Jean-Jacques Beineix, director of “37°2 in the morning”, died at 75

French director Jean-Jacques Beineix, author of the cult film “37°2 in the morning”, died Thursday at his Parisian home at the age of 75 following a long illness, his brother Jean-Claude announced on Friday. .

A poetic and aesthetic director, sometimes to excess for his detractors who mocked a style of “advertising clip”, Jean-Jacques Beineix was rewarded in 1982 with the César for best first work for “Diva” with Richard Bohringer (1980).

But he had above all made himself known to the general public with “37°2 in the morning” in 1986: adapted from a novel by Philippe Djian, this story of love and madness brought together Jean-Hugues Anglade and Béatrice Dalle.

Nominated nine times for the Césars, “37°2 in the morning” was also nominated for the Oscar for best foreign film and revealed Béatrice Dalle, who played the character of Betty. The film was a major success in theaters and during its multiple television broadcasts.

>> The trailer for “37°2 in the morning”:

Several failures thereafter

After “37°2 in the morning” several films will follow, all failures, including “Roselyne and the lions” or “The Moon in the gutter”. In 2001, after nine years of absence, he returned with “Mortel Transfert”, still with Jean-Hugues Anglade, which turned out to be a complete critical and commercial failure. He declared, moreover, that this film, his last, heavily indebted him.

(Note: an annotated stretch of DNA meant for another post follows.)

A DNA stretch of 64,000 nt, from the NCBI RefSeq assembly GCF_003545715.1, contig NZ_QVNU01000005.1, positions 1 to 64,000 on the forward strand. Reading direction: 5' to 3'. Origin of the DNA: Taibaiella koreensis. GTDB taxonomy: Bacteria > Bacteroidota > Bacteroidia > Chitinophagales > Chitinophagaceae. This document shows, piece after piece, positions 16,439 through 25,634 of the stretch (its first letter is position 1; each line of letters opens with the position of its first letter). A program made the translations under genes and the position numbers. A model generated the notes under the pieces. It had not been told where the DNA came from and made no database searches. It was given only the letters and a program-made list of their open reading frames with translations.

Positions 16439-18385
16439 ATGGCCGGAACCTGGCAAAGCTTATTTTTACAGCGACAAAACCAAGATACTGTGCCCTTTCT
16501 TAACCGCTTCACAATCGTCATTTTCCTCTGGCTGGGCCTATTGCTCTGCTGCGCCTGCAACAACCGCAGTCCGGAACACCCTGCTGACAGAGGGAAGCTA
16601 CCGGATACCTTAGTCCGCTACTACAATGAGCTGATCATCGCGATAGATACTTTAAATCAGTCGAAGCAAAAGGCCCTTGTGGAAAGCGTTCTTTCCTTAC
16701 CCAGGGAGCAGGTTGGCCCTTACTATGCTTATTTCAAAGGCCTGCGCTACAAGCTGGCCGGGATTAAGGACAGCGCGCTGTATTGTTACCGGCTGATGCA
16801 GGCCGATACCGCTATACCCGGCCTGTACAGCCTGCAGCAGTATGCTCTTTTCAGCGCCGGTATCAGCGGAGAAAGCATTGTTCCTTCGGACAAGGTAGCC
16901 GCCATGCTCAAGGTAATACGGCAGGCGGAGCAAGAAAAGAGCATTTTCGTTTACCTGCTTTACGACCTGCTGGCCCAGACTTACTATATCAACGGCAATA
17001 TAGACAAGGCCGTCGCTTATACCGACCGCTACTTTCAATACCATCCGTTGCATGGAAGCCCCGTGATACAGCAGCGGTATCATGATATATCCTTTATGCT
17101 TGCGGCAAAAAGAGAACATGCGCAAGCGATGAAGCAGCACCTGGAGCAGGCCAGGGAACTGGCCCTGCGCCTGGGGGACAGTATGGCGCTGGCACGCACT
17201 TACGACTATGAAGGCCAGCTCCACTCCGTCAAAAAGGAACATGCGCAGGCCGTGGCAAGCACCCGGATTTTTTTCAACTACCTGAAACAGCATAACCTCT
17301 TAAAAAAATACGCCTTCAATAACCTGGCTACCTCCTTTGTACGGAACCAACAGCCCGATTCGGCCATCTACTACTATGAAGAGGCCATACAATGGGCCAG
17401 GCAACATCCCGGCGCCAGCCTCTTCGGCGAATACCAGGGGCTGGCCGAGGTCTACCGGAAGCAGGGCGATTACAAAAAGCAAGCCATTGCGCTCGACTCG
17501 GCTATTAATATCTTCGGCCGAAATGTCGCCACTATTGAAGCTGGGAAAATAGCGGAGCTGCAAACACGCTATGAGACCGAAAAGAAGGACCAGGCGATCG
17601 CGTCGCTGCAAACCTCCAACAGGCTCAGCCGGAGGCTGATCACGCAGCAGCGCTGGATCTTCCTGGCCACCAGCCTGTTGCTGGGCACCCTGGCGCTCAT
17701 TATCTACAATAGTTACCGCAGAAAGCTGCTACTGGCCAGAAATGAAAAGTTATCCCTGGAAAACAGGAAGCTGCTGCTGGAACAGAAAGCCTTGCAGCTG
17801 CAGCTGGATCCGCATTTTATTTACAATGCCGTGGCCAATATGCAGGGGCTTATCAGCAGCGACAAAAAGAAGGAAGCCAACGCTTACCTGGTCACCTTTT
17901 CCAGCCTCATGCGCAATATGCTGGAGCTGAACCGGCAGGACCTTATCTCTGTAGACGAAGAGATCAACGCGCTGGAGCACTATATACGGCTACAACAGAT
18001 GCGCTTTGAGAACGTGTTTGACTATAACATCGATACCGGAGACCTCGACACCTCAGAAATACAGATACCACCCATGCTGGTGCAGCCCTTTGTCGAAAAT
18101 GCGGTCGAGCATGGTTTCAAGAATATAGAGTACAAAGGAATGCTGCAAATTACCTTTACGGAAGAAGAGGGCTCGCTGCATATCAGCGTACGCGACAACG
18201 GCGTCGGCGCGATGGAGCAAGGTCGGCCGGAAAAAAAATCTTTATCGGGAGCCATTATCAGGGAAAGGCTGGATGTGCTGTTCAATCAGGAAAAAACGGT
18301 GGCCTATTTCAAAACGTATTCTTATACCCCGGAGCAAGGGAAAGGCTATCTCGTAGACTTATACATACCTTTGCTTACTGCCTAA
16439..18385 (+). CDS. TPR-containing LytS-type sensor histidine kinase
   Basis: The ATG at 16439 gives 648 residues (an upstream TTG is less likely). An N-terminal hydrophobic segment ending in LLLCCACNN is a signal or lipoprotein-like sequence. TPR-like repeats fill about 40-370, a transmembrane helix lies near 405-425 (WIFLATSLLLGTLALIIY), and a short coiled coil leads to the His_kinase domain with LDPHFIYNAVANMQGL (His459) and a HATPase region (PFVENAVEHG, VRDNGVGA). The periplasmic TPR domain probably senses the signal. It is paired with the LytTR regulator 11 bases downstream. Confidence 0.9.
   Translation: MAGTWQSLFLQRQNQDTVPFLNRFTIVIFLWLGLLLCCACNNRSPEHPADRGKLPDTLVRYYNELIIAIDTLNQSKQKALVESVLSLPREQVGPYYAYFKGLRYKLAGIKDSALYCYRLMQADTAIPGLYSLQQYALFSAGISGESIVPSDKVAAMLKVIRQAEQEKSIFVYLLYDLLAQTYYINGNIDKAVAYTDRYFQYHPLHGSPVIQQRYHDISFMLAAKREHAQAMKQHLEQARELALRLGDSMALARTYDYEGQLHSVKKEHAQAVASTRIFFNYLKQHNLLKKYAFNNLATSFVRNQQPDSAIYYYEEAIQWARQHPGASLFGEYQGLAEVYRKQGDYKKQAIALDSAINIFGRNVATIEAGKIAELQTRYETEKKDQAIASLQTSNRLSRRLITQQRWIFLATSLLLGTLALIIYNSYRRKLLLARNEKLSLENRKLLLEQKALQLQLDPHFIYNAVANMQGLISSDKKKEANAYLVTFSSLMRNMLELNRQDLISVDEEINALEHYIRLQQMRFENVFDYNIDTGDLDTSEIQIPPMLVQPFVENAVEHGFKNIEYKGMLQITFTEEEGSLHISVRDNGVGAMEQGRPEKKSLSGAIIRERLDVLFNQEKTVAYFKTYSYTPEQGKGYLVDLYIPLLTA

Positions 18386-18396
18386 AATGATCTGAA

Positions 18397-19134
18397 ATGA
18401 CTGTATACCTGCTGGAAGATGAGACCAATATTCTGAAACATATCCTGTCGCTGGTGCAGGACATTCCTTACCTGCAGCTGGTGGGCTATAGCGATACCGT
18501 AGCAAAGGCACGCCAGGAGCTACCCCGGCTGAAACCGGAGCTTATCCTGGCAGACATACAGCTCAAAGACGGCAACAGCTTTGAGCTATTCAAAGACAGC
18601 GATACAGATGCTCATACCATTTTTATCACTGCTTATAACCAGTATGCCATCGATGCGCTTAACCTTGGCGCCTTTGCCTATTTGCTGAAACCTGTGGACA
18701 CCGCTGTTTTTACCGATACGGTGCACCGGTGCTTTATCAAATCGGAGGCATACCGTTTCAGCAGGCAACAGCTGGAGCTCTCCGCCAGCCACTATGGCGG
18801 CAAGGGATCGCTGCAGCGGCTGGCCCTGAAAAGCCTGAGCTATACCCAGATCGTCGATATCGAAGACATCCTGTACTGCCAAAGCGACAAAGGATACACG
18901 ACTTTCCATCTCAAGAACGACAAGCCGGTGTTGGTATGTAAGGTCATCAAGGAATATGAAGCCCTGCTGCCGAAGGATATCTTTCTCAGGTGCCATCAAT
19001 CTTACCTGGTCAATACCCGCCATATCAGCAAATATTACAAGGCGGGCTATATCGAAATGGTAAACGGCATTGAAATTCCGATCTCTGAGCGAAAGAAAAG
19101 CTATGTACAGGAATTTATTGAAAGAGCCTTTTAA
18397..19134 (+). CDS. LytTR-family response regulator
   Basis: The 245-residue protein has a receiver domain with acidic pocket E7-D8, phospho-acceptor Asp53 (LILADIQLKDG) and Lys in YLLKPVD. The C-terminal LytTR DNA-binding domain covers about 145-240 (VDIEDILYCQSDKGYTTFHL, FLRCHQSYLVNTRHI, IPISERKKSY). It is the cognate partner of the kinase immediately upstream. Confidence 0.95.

“I have always had a kind of doubt about success. (…) I always wondered what was going to fall on me”, admitted this passionate about cinema, theater, literature, comics, who feared also success: “There is a danger in success, I always thought that”.

A play and a novel

Also author of several documentaries, but also producer and screenwriter, Jean-Jacques Beneix had also been assistant director on films by Claude Zidi such as “The wing or the thigh” and “The shallot couse”.

Jean-Jacques Beineix also made a remarkable foray into the theater, with his play on Kiki de Montparnasse, muse of the greatest painters of his time, and plunged into literature with a novel, “Toboggan”, “on the fall of a character who has lost faith in humanity”.

Autobiography in disguise? He said he was put aside, at the cinema. “The novel is the only place of freedom I have left,” he confided.

>> Read also: “Diva” by Jean-Jacques Beineix, the forty years of a cult film

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